Iraqi Kurdish journalist Omed Baroshky (left, photo by Mustafa Salih) was recently detained for his work. Separately, unidentified men attacked journalist KNN TV reporter Ahmad Mustafa (right, photo by Omer Hassan).

Journalists detained and attacked in Iraqi Kurdistan

Beirut, April 20, 2023—Iraqi Kurdistan authorities should immediately return equipment confiscated from the privately owned outlet Rast Media and ensure those who attacked a news crew for the local broadcaster KNN TV are held to account, the Committee to Protect Journalists said Thursday.

On Monday, April 17, eight officers with the regional Asayish intelligence agency raided Rast Media’s office in the city of Duhok and detained director and founder Omed Baroshky and editor Yasir Abdulrahman, according to news reports and Baroshky and Abdulrahman, who spoke to CPJ by phone.

Officers held Baroshky and Abdulrahman at the Asayish’s local headquarters for about two hours and then released them without any explanation for the raid or their detention. Baroshky told CPJ that the officers confiscated four computers, two cameras, books, and other reporting equipment, and had not returned it as of Thursday.

Separately on Monday, two unidentified men attacked KNN TV reporter Ahmad Mustafa and camera operator Omer Khabati in the Iraqi Kurdistan capital of Erbil, according to news reports and those journalists, who spoke with CPJ by phone. In a statement later that day, the Erbil Asayish forces said that they had arrested one of the assailants.

“Iraqi Kurdistan authorities must immediately return all equipment confiscated from Rast Media and cease harassing its journalists, and ensure that those who separately attacked a team from KNN TV are held to account,” said CPJ Middle East and North Africa Program Coordinator Sherif Mansour, in Washington, D.C. “Authorities must do more to protect members of the press from arbitrary detentions and attacks.”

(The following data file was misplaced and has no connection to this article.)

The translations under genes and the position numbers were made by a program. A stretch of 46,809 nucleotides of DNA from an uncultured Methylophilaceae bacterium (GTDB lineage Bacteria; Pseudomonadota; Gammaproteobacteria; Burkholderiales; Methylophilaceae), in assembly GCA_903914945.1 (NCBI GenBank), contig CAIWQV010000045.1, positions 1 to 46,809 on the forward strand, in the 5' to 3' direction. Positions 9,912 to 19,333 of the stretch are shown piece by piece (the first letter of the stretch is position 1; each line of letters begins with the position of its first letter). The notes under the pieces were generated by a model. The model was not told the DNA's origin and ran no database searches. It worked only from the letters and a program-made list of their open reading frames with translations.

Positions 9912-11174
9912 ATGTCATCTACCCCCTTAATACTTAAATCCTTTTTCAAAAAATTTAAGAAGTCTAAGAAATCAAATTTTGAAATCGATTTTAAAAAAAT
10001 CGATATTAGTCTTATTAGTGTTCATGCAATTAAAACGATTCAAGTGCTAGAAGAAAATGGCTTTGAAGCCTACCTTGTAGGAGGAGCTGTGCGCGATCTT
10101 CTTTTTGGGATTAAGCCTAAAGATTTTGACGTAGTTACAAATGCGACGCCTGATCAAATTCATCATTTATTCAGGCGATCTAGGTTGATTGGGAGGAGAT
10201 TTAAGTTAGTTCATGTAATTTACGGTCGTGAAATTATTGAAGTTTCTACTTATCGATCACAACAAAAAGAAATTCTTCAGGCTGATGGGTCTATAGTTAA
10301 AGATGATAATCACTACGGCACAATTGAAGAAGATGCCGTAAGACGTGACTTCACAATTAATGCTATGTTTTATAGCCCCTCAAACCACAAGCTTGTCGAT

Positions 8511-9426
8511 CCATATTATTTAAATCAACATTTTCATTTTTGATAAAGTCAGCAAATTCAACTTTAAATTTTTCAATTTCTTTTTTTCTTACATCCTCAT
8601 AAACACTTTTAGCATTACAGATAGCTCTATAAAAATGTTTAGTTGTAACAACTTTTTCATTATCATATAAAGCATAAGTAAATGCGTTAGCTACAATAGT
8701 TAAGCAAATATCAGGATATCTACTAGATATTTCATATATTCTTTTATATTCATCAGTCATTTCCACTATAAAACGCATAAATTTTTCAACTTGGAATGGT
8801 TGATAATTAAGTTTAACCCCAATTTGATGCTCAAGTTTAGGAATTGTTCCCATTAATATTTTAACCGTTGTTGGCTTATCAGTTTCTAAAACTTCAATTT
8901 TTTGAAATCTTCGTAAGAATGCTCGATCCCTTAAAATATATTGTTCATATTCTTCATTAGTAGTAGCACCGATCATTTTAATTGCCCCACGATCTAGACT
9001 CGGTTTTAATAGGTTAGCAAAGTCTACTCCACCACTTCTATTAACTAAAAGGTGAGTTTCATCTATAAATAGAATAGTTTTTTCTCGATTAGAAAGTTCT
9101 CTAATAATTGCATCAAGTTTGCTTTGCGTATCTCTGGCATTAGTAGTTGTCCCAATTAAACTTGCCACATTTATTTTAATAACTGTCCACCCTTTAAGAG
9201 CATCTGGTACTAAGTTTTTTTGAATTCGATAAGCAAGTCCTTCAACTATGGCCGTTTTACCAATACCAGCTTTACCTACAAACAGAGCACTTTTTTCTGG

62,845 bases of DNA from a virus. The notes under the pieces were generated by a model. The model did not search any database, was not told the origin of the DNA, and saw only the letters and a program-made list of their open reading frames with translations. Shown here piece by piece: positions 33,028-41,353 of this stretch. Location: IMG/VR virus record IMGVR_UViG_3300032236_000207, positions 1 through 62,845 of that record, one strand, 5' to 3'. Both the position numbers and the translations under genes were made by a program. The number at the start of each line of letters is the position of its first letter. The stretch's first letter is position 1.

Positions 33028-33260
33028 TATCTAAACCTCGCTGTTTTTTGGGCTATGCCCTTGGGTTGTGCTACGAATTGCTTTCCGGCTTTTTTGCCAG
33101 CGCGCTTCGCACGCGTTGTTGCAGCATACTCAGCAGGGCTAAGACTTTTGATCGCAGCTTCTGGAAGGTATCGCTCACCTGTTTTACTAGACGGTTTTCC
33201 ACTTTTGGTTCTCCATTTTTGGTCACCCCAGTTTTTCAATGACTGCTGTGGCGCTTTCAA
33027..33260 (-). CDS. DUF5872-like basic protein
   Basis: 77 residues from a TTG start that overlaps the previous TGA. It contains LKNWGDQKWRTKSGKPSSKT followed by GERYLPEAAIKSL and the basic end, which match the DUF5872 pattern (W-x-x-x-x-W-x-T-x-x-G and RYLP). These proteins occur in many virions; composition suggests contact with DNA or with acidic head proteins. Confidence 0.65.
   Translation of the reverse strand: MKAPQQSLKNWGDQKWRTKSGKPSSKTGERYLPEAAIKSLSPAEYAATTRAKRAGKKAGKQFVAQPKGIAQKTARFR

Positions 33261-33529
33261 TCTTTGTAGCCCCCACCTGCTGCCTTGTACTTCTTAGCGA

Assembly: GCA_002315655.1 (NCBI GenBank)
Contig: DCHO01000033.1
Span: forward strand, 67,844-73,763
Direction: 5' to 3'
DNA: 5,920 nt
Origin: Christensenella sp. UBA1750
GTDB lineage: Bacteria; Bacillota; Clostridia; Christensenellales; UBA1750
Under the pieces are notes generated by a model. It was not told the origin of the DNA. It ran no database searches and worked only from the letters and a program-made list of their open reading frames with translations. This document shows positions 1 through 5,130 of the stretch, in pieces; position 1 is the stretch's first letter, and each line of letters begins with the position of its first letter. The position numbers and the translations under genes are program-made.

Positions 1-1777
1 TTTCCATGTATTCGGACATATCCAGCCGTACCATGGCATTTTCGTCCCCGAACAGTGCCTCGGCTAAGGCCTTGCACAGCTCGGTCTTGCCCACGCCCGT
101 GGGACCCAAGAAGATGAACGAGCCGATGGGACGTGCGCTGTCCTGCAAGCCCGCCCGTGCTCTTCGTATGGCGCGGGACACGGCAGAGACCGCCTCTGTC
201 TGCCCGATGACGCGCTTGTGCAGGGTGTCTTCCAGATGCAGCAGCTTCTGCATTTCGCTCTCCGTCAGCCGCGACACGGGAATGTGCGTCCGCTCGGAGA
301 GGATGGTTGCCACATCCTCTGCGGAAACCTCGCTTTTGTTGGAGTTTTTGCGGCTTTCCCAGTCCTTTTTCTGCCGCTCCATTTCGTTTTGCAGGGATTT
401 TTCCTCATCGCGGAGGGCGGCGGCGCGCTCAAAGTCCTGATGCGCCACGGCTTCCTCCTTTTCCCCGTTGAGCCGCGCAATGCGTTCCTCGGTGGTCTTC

Baroshky told CPJ that Asayish officers did not present any arrest warrant when they detained him and Abdulrahman. The officers locked the outlet’s office after the raid, and it remained closed as of Thursday while the organization’s staff continued to work remotely, Baroshky said.

Abdulrahman told CPJ that Asayish officers threatened that they would not be able to work from their office again. Authorities demanded Baroshky and Abdulrahman’s personal contact information and requested they comply with any future summons, they said.

In a statement, the Metro Center for Journalists Rights and Advocacy, a local press freedom group, said that Baroshky and Abdulrahman’s detention without a court order violated Kurdistan’s press law.

Baroshky was previously arrested in September 2020 and was imprisoned until February 2022 in retaliation for his posts on social media.

CPJ called Duhok Asayish Director Zeravan Baroshky for comment, but did not receive any reply.

In Erbil, Mustafa told CPJ that he was filming a show about Ramadan when “I was unexpectedly attacked by two unknown civilians.” The men punched Mustafa in the face and knocked him to the ground.

“The attack happened so quickly that I didn’t have time to react or even see the person coming towards me,” Mustafa said. “Within seconds, someone else attacked me from behind and snapped my neck down, they continued punching me without telling me why they were doing so.”

Khabati told CPJ that one of the assailants punched him in the head as well, and that he tried to film the attack but was unable to do so. Mustafa told CPJ that he had filed a lawsuit against the unknown assailant.

Photos and videos reviewed by CPJ show scratches on Musfata’s neck and face, and rips to his clothing.

KNN TV, the broadcast arm of the Kurdish News Network, is affiliated to the Change Movement political party.

CPJ called Erbil Asayish spokesperson Ashti Majeed for comment on the status of the investigation into the attack but did not receive any reply.